What eventually destroyed the original IMF Bretton Woods system was that it did not have an effective, consistent process to adjust payments imbalances between countries. In order to preserve or restore a balance in international payments, payments imbalances between a country and the rest of the world must be brought into equilibrium through an adjustment process. The adjustment process can take many different forms, depending upon the rules of the international monetary system in question. There are two monetary systems where the adjustment mechanism is automatic, at least in theory: a gold standard and a system of free exchange rates. The nineteenth-century gold standard eliminated payments deficits and surpluses automatically through changes in a country's aggregate demand brought about by importing or exporting gold. The present system of free exchange rates eliminates prospective payments imbalances through market-driven shifts in exchange rates. In both systems, payments imbalances are brought into equilibrium through processes that are largely automatic and independent of any governmental interference. The adjustment process in gold standard and free exchange rate regimes tends to be less politicized.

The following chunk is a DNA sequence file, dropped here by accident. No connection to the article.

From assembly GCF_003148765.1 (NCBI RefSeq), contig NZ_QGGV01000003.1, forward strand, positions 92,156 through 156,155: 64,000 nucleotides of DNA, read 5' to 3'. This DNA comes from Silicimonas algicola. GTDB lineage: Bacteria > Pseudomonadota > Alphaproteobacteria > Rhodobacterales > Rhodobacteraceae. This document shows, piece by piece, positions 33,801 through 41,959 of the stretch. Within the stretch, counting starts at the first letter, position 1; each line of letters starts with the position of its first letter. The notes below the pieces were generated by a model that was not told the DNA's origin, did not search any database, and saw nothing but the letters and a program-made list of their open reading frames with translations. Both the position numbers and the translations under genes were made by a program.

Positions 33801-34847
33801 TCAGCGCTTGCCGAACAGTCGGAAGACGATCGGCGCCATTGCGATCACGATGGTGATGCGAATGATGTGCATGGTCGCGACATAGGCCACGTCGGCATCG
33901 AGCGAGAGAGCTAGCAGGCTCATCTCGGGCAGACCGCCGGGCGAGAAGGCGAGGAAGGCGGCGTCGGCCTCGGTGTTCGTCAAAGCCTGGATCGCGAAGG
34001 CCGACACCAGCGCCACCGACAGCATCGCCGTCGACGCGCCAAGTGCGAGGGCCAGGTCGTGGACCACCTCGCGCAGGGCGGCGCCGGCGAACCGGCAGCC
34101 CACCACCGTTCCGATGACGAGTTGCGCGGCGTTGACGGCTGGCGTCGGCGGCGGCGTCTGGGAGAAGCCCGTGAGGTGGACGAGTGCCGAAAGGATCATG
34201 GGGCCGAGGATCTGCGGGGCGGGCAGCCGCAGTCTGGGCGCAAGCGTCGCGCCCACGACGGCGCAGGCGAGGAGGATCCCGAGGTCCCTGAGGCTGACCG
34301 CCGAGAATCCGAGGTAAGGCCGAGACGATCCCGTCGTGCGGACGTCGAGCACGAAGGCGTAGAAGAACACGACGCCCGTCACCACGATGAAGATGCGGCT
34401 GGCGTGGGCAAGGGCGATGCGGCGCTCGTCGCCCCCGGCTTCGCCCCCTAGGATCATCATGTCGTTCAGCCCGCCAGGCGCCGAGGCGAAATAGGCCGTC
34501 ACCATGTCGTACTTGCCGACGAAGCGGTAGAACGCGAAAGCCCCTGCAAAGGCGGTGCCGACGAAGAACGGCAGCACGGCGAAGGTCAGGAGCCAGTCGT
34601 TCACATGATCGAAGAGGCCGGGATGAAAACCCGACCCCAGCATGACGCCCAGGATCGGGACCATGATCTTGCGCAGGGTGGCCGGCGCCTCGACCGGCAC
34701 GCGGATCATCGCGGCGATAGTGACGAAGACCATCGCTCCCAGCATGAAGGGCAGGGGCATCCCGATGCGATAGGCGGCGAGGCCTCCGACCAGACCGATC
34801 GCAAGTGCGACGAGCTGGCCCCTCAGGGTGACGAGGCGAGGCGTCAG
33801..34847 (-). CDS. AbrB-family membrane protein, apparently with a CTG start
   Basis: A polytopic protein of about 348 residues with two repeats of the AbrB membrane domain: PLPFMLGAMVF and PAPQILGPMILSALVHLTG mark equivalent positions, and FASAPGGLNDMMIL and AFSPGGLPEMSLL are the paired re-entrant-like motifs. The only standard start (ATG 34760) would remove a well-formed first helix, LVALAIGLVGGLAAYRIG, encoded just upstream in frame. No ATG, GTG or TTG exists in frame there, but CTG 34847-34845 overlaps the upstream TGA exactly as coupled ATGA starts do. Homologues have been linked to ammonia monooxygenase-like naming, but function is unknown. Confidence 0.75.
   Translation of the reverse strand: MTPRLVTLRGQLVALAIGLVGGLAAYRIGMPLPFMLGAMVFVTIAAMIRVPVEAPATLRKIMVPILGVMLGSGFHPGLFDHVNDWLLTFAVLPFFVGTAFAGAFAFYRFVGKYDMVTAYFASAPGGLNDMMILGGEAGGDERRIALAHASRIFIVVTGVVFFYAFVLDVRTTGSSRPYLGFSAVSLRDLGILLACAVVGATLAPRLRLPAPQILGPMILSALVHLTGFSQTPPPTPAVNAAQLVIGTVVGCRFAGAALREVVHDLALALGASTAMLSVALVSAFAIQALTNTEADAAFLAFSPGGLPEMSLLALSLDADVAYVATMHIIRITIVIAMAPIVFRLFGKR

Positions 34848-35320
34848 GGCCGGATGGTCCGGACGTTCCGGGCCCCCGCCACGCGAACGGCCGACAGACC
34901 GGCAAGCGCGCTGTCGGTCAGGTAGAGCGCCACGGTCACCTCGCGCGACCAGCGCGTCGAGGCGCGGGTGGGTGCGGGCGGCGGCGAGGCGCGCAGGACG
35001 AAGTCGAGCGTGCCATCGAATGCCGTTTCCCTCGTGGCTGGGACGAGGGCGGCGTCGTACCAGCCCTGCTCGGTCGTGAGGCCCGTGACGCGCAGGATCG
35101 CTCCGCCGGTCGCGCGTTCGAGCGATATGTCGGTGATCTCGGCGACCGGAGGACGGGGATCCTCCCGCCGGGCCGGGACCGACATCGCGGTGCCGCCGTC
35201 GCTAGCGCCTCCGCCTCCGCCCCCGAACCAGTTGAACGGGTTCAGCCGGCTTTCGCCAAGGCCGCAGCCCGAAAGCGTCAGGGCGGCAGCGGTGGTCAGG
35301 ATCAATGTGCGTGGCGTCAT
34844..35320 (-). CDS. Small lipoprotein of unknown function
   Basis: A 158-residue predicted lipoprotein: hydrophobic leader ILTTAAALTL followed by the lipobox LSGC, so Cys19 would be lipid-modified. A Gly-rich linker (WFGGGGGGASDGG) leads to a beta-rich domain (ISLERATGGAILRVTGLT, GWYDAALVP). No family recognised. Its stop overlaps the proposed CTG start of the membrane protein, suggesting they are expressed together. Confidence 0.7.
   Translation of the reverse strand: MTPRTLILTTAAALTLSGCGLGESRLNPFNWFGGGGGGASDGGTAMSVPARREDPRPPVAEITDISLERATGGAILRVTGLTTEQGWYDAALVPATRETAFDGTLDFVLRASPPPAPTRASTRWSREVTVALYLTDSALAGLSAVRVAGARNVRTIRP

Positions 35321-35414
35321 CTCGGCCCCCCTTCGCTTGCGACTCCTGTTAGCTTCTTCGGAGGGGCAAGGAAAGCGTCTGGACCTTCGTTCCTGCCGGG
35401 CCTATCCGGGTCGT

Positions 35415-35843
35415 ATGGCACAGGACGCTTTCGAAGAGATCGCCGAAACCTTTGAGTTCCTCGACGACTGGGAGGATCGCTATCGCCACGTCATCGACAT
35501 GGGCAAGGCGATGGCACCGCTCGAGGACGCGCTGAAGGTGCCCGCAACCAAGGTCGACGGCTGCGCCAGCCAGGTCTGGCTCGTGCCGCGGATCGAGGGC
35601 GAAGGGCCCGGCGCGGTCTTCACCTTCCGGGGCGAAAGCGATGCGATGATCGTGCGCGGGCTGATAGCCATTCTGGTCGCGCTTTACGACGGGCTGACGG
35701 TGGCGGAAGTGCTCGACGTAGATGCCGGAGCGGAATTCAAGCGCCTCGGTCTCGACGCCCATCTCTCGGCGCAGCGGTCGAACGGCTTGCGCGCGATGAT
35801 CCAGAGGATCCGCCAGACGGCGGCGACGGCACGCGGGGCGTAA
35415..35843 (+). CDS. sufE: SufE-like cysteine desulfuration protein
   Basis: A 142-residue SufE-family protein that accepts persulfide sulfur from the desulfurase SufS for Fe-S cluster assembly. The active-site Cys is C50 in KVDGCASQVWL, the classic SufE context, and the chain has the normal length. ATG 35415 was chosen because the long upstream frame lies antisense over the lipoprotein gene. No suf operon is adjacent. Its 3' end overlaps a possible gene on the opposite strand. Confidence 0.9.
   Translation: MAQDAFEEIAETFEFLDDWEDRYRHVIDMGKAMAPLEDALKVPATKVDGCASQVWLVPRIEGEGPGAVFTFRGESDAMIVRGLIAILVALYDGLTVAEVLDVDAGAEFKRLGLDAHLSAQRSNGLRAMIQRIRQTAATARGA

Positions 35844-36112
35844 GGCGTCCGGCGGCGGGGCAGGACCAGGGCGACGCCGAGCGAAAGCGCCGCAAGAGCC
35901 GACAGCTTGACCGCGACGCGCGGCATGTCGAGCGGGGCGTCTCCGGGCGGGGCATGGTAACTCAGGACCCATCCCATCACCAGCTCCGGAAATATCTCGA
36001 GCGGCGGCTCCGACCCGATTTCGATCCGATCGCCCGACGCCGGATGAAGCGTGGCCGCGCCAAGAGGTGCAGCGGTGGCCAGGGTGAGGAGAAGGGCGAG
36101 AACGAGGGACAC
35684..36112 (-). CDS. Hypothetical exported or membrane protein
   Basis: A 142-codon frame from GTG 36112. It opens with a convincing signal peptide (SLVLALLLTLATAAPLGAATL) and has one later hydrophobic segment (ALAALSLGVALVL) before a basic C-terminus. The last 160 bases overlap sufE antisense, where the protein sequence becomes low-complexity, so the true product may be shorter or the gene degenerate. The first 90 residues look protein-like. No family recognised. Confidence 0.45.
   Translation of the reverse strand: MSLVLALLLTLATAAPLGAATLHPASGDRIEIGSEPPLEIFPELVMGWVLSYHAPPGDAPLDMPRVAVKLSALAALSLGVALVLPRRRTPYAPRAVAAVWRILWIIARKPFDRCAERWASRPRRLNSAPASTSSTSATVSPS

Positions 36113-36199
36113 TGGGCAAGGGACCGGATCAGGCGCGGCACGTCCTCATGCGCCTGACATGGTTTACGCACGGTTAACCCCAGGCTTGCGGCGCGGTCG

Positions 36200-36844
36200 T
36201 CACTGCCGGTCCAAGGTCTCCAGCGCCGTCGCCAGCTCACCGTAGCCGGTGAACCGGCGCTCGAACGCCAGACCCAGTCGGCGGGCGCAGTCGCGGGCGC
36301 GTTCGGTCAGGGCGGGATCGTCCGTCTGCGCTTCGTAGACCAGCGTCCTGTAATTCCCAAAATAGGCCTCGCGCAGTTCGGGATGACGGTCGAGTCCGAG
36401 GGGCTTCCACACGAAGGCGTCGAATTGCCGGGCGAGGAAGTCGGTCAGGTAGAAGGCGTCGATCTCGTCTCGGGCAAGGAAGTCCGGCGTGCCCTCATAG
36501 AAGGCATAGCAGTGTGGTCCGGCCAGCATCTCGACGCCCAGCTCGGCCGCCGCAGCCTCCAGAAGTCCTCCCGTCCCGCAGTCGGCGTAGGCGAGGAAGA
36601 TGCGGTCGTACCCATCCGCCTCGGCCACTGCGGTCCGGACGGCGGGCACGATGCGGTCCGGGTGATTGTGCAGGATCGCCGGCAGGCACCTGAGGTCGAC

But this is not how payments imbalances were adjusted in the IMF Bretton Woods system. Instead, domestic economies were protected from demand fluctuations produced by gold or other reserve movements, and the system of fixed exchange rates prevented the market from determining the equilibrium price for a nation's currency. Since there were inevitably great differences among national monetary policies, some method was needed to adjust for the changes in the relative value of currencies produced by differential rates of inflation and savings. But exchange-rate variations were difficult because they unsettled foreign exchange markets, and it was impossible to get countries to agree to shifts because they feared the adverse effects on their terms of trade. Countries were equally reluctant to sacrifice full employment and social policy goals for balance-of-payments purposes. This left no effective means to close balance-of-payments gaps automatically. As the economist Robert Stern stated in 1973, "Since the functioning of the pegged rate system may appear to avoid rather than expedite adjustment, it might be more fitting to characterize this system … as the 'international disequilibrium system.'"